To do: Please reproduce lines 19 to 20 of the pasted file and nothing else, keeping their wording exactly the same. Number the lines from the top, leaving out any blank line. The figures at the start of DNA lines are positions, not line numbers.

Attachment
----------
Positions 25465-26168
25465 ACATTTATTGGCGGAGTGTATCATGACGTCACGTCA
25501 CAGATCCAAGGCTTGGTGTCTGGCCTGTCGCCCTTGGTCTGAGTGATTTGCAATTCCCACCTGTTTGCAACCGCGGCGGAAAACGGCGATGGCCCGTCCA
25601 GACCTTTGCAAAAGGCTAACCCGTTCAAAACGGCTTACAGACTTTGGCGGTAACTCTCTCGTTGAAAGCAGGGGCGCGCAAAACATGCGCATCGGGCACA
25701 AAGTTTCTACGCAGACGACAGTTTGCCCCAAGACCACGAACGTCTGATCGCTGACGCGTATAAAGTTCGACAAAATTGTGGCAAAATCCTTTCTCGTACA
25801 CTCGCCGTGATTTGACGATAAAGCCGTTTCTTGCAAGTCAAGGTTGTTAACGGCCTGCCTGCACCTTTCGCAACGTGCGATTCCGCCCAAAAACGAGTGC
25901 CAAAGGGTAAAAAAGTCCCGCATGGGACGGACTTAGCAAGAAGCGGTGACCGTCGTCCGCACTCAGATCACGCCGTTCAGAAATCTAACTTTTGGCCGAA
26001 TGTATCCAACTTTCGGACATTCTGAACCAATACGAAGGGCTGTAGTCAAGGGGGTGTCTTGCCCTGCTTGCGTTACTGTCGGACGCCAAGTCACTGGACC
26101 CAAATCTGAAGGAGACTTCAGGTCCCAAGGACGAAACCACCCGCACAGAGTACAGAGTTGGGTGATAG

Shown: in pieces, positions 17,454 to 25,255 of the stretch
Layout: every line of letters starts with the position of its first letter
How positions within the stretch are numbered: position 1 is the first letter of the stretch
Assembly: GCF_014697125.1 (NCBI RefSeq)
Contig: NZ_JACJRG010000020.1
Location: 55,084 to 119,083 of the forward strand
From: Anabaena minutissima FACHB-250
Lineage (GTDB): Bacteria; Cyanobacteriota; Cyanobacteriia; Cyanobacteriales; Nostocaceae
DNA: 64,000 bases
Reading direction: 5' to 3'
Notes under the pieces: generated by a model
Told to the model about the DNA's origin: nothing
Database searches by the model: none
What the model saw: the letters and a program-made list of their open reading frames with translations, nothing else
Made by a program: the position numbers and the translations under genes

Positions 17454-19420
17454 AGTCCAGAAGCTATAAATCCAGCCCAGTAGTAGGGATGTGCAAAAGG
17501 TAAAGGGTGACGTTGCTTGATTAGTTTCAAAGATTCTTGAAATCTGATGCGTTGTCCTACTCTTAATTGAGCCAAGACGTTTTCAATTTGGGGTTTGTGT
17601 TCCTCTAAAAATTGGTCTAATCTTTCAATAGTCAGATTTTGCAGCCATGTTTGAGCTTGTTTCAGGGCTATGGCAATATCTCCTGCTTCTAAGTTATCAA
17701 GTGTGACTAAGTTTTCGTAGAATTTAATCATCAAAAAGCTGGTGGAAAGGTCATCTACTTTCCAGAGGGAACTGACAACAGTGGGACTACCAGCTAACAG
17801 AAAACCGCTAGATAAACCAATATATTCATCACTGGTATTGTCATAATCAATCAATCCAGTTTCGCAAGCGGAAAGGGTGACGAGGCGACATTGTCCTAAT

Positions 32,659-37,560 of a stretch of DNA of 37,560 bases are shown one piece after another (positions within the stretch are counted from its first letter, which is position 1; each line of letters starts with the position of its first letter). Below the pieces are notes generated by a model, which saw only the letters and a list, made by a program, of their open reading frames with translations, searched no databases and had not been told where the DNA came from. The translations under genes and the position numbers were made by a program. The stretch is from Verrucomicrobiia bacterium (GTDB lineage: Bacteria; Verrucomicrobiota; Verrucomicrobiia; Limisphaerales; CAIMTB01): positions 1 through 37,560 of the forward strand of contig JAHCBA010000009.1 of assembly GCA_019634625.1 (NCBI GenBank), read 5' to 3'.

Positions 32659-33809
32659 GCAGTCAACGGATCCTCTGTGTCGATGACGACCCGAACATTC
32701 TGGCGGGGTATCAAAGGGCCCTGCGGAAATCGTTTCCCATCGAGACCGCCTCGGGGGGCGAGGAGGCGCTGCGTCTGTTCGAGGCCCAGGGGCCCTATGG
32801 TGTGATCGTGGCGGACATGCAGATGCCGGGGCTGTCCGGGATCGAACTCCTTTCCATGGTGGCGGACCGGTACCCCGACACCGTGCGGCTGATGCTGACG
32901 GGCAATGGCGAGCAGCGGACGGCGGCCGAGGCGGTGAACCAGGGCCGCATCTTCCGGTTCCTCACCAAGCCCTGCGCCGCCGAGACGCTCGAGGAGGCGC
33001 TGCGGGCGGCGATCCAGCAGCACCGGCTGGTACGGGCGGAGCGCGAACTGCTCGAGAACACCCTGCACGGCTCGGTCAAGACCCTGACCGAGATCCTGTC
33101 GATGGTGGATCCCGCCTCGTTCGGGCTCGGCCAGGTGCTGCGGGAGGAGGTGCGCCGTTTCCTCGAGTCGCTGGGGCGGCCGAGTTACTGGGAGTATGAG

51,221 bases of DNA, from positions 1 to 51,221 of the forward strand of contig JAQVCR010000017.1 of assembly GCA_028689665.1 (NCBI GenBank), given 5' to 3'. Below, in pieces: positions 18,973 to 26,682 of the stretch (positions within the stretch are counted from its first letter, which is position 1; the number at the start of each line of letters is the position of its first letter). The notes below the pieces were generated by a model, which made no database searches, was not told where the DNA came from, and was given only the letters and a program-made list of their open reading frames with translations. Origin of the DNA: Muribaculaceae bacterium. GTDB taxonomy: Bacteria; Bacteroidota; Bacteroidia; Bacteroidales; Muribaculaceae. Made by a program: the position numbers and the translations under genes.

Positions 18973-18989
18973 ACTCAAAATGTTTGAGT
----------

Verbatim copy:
Reading direction: 5' to 3'
Notes under the pieces: generated by a model